Ending Female Genital Mutilation in Nigeria


ABUJA, Nigeria — According to the World Health Organization (WHO), female genital mutilation, or FGM, is a collective term that includes many different procedures that purposefully injure or alter female genitalia for non-medical reasons. There are a variety of practices performed on girls, ranging from removing the clitoris and/or the labia to narrowing the vaginal orifice. The most commonly practiced form of genital mutilation in Nigeria is the removal of flesh. There are no health benefits associated with FGM, but great risks to the mental and physical health of the girls affected.

The WHO lists a number of complications associated with FGM, including infection, shock, long-term urinary and menstrual problems and even death. Victims of FGM also have an increased risk of experiencing complications during childbirth and psychological problems, including depression, anxiety and post-traumatic stress disorder.

In 2015, president Goodluck Jonathan passed a federal law banning the practice of female genital mutilation in Nigeria. However, the law is only one step toward putting an end to the harmful tradition. According to a 2016 report by the charity 28 Too Many, the prevalence of FGM among Nigerian women aged 15 to 49 did not change significantly between 2013 and 2016, despite the ban being enacted. Unfortunately, the ban is not enforced consistently due to a lack of funding.

In a 2012 study on FGM at the University of Nigeria, participants named a variety of reasons for the custom. Some regarded it as a “tribal traditional practice” that had to be protected. Others expressed superstitious beliefs, as FGM is said to protect women’s “chastity and purity, family honor, hygiene.” Some participants justified the practice by claiming it increases fertility and heightens the husband’s sexual pleasure. Around 15 percent of women and 24 percent of men affirmed that FGM was “required” by their religion in a 2013 survey.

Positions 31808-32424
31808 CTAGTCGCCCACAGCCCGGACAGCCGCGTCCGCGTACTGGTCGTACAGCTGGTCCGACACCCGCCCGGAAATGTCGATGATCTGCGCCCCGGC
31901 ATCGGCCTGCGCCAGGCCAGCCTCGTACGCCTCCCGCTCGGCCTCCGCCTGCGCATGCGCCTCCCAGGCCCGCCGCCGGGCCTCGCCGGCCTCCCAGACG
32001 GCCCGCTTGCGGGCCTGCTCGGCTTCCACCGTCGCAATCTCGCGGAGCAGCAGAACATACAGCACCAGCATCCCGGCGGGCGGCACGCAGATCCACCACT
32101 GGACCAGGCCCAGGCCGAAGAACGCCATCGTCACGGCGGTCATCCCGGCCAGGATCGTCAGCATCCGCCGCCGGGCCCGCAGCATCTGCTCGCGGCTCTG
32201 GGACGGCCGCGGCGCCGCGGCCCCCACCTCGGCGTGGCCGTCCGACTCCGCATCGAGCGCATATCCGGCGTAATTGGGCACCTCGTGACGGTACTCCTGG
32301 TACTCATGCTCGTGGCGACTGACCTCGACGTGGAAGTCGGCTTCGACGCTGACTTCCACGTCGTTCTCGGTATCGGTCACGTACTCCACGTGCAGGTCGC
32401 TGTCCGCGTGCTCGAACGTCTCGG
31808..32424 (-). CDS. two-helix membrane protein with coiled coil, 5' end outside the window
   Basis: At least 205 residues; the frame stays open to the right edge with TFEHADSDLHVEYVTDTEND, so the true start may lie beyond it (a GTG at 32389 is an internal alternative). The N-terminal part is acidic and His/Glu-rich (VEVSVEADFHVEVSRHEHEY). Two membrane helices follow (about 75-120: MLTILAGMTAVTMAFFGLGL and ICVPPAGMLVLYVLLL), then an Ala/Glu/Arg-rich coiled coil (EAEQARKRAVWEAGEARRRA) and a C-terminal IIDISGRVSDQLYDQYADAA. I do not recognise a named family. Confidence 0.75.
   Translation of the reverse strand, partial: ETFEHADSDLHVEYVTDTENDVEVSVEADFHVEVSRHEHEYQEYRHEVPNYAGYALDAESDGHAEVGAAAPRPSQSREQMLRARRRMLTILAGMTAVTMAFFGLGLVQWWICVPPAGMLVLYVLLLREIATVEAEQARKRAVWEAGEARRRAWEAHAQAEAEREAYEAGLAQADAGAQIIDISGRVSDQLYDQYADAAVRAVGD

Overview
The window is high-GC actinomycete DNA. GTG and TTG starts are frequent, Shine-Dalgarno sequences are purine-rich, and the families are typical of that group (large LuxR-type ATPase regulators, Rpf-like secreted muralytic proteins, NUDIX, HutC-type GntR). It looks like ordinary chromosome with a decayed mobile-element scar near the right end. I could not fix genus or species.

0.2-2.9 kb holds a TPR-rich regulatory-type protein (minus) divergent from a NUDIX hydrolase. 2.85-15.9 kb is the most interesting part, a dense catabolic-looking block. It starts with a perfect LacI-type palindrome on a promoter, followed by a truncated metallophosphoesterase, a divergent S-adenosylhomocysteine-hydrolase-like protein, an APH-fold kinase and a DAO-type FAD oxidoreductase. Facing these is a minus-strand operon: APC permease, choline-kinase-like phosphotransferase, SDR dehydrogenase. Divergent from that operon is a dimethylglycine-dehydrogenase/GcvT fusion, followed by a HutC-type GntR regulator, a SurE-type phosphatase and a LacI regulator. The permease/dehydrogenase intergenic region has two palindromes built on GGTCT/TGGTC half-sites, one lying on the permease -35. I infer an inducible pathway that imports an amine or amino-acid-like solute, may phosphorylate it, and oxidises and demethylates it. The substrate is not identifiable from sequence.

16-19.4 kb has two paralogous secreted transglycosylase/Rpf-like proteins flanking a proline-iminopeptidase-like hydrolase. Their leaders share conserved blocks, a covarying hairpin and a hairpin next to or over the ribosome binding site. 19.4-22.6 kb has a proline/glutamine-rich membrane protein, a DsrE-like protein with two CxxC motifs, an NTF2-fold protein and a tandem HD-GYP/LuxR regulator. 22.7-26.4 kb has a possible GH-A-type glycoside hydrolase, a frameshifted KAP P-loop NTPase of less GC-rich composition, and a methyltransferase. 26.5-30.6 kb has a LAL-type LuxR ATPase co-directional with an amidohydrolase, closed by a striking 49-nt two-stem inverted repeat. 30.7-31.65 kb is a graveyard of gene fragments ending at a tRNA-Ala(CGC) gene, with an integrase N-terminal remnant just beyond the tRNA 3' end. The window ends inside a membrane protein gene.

Religion is one of the main factors determining a woman’s risk of becoming a victim. While only around 20 percent of Muslim women are cut, about 30 percent of Christian women are affected. In women practising traditionalist religions, the number reaches almost 35 percent. 28 Too Many suggests that efforts fighting FGM should work to encourage faith leaders and religious organizations to “challenge misconceptions that FGM is a religious requirement.”

Acceptance of female genital mutilation in Nigeria has been declining in the past two decades among both women and men, as surveys show. In 2013, more than 60 percent of men and women indicated that the practice should be ended. Furthermore, women who receive higher education are less likely to subject their daughters to FGM. Because of this, 28 Too Many advocates the spread of education as a necessary step to end female genital mutilation.

Among the young generation in Nigeria, the use of mobile phones is increasing. Because of this, the organization believes that social media can be an important tool to spread information about the risks of FGM and to draw the attention of the state’s government to the issue.

As Tanya Barron from the charity organization Plan International states, it is by “changing attitudes, not just laws” that will allow us to overcome female genital mutilation in Nigeria, and all over the world.

Lena Riebl

Photo: Flickr


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